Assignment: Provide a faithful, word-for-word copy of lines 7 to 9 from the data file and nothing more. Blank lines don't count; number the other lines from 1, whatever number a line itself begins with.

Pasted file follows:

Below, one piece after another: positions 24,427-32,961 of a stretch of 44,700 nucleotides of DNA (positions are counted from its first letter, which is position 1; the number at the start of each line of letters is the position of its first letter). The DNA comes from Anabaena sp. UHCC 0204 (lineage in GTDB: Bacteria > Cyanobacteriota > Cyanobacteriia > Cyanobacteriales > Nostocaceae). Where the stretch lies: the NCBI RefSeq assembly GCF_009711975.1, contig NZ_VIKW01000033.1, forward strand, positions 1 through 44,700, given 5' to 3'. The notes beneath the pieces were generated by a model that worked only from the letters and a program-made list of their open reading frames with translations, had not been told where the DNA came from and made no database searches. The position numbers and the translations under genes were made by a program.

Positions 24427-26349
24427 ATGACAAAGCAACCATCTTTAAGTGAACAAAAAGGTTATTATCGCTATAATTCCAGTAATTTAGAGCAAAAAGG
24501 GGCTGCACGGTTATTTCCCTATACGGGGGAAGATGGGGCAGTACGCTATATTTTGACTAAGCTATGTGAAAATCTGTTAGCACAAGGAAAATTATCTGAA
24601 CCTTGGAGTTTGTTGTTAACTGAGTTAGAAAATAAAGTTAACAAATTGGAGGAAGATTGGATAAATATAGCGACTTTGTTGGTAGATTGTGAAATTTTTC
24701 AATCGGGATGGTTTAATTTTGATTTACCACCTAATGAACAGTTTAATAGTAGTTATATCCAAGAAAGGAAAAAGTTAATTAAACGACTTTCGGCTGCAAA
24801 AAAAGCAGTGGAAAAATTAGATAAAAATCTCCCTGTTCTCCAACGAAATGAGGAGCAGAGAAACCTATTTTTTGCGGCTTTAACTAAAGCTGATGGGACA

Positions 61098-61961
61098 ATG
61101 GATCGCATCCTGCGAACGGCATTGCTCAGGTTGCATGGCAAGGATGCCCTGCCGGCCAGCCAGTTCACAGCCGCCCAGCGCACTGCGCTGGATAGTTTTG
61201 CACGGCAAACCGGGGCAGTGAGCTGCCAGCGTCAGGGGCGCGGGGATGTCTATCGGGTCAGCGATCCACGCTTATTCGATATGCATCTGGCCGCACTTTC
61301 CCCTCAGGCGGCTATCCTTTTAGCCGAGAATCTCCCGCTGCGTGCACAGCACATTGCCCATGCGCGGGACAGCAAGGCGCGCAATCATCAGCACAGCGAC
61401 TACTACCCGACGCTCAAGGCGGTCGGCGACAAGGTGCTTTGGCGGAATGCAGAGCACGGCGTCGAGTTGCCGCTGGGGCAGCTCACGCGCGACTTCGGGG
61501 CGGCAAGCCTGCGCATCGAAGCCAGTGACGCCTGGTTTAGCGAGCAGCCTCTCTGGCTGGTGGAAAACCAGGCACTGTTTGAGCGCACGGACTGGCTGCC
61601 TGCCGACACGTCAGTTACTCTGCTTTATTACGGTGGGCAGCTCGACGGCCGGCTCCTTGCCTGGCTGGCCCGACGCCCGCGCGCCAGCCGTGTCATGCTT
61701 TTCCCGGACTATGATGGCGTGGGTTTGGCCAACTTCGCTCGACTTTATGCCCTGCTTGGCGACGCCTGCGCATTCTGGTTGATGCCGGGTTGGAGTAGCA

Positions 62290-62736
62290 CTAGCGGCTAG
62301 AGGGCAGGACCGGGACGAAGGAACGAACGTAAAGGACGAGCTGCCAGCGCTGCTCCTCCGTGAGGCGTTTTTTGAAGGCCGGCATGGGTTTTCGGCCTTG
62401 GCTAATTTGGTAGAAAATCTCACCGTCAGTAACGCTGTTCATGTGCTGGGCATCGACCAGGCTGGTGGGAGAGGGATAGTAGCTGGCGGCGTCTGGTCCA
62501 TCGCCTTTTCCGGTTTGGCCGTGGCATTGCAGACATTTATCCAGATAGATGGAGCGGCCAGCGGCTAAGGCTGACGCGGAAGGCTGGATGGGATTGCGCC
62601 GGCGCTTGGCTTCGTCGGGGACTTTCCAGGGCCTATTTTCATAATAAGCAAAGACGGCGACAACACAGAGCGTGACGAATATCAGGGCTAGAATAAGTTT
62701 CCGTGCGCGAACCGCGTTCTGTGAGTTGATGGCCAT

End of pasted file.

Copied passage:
24801 AAAAGCAGTGGAAAAATTAGATAAAAATCTCCCTGTTCTCCAACGAAATGAGGAGCAGAGAAACCTATTTTTTGCGGCTTTAACTAAAGCTGATGGGACA

Positions 61098-61961
61098 ATG